I have been working with a seller about a house that has had their relative living in without paying rent, and the relative has treated the house badly. The owner would like to sell and I haven't been able to see the house as the resident is away and the owner doesn't live locally.
In speaking with the seller, I was told quite happily that now there is someone else interested in buying the property due likely to more direct mail and that both parties can see the property at the same time; I cringe with each passing mail day at how many more may appear.
What might be some approaches others use to position themselves better and avoid a bidding war? Some ideas might be not being the first offer, showing solid proof of funds in my own name, a larger earnest money deposit, short closing date, asking if the other offer has an assignment clause whereas mine doesn't, or not sending a signed offer - as Sean Terry suggests. He explains that when one has a signed offer, its easy to go back and forth getting higher offers. But if its not signed and you agree to sign when agreement is reached you wont be upsold so much.
Any other suggestions on how to better your negotiating position and avoid bidding wars?
I wouldnt worry too much about other offers, or phantom buyers. If you get to see the house, make your offer immediately and forget it. If you get the house, great, if not, find another deal.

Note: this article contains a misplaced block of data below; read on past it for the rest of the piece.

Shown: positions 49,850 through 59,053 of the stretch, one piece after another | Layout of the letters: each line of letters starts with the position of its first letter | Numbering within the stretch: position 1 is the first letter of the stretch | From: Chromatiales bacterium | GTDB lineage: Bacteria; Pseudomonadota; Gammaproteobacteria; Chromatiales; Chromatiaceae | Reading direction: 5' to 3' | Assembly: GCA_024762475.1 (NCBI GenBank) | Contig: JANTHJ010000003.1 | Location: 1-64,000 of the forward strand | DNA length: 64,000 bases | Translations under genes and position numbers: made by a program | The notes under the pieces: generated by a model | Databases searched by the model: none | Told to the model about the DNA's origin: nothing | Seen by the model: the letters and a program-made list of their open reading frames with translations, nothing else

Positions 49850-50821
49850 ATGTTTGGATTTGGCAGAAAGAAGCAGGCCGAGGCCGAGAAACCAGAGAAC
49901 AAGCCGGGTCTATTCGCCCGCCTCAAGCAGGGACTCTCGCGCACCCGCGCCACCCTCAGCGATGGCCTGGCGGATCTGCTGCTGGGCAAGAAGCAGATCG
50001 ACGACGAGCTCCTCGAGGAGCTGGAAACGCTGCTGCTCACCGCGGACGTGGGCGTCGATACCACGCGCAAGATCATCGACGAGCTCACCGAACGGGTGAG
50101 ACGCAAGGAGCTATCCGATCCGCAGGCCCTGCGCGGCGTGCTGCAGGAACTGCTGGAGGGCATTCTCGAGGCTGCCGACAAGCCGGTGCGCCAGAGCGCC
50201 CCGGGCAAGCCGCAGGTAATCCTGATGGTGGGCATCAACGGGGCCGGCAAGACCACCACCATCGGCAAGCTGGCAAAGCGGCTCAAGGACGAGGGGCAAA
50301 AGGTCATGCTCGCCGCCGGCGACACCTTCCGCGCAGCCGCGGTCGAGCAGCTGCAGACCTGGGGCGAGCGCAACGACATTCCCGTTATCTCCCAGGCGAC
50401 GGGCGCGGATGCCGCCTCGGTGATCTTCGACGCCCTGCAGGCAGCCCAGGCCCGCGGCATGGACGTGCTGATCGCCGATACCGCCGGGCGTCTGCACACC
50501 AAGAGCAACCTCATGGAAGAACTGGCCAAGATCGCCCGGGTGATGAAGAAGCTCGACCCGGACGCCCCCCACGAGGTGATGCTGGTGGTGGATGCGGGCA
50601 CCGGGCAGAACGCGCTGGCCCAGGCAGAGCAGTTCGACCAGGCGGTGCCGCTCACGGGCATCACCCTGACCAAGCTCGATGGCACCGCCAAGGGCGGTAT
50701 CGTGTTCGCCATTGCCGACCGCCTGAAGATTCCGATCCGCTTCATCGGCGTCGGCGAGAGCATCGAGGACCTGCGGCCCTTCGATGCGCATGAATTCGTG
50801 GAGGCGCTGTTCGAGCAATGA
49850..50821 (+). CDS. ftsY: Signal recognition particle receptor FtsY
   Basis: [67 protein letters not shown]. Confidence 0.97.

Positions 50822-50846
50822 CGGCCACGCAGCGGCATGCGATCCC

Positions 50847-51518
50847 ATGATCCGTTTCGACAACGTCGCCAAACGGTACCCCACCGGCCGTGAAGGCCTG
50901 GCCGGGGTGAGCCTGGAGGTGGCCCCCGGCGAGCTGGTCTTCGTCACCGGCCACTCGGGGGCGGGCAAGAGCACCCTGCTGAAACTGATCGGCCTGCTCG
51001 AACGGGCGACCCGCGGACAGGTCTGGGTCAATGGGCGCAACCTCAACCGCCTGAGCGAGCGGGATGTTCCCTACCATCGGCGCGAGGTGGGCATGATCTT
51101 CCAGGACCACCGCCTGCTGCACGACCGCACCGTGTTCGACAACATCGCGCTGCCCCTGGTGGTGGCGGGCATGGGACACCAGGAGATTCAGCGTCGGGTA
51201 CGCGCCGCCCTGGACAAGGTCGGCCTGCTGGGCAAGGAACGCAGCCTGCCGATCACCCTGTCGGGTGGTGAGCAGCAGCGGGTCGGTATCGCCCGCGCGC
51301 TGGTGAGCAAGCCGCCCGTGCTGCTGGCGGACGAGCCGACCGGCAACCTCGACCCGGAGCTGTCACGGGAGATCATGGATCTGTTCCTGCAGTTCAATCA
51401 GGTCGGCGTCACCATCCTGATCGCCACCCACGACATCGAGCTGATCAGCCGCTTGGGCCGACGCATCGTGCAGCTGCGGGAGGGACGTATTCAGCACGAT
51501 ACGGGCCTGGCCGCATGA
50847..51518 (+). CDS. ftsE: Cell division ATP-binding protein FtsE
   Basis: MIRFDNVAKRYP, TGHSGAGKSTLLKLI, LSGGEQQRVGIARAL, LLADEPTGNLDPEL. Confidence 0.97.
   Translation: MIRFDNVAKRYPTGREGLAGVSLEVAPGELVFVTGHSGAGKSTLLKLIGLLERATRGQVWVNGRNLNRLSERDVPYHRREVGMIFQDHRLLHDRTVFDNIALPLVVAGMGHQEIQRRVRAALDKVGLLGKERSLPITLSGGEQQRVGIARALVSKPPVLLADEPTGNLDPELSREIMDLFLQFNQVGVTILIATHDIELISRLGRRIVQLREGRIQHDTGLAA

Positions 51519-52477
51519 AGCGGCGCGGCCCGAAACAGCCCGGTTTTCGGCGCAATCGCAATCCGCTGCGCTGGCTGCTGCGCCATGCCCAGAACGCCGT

As long as you are basically a cash buyer with a quick close, you should get preference with a reasonable offer.
In my opinion, put your best foot forward with your offer and if you know the numbers are solid then stick with them. There is no 'bidding war' if you don't keep bidding higher. Don't make a bad deal just to get the deal.
A discerning consumer doesn't always go with the cheapest product (or highest offer) if they have met you, trust you, believe you will close quickly and without headaches...they may take a few thousand less (or pay more if you were a contractor for example). People buy the iPhone every day. It is good but spec-wise it clearly is not and has never been the superior product...and they pay MORE than the superior products cost. People get it because they like them and trust them, and other psychological reasons.
What @Eric Bowlin said, and let me add/emphasize this...."Move Fast", but not so fast that you do something stupid.
Next time try to get the property tied up with a contract before you see it. Seller indicated the property needs work so you can ask him about floors, kitchen baths etc. You could make the price subject to your review and inspection of the property within XX number of days. If you don't like what you see you can re negotiate or cancel and get your deposit back. I've done it before with just a drive by of the outside. You will also find out how motivated the seller is since he now has XX of days to perform.
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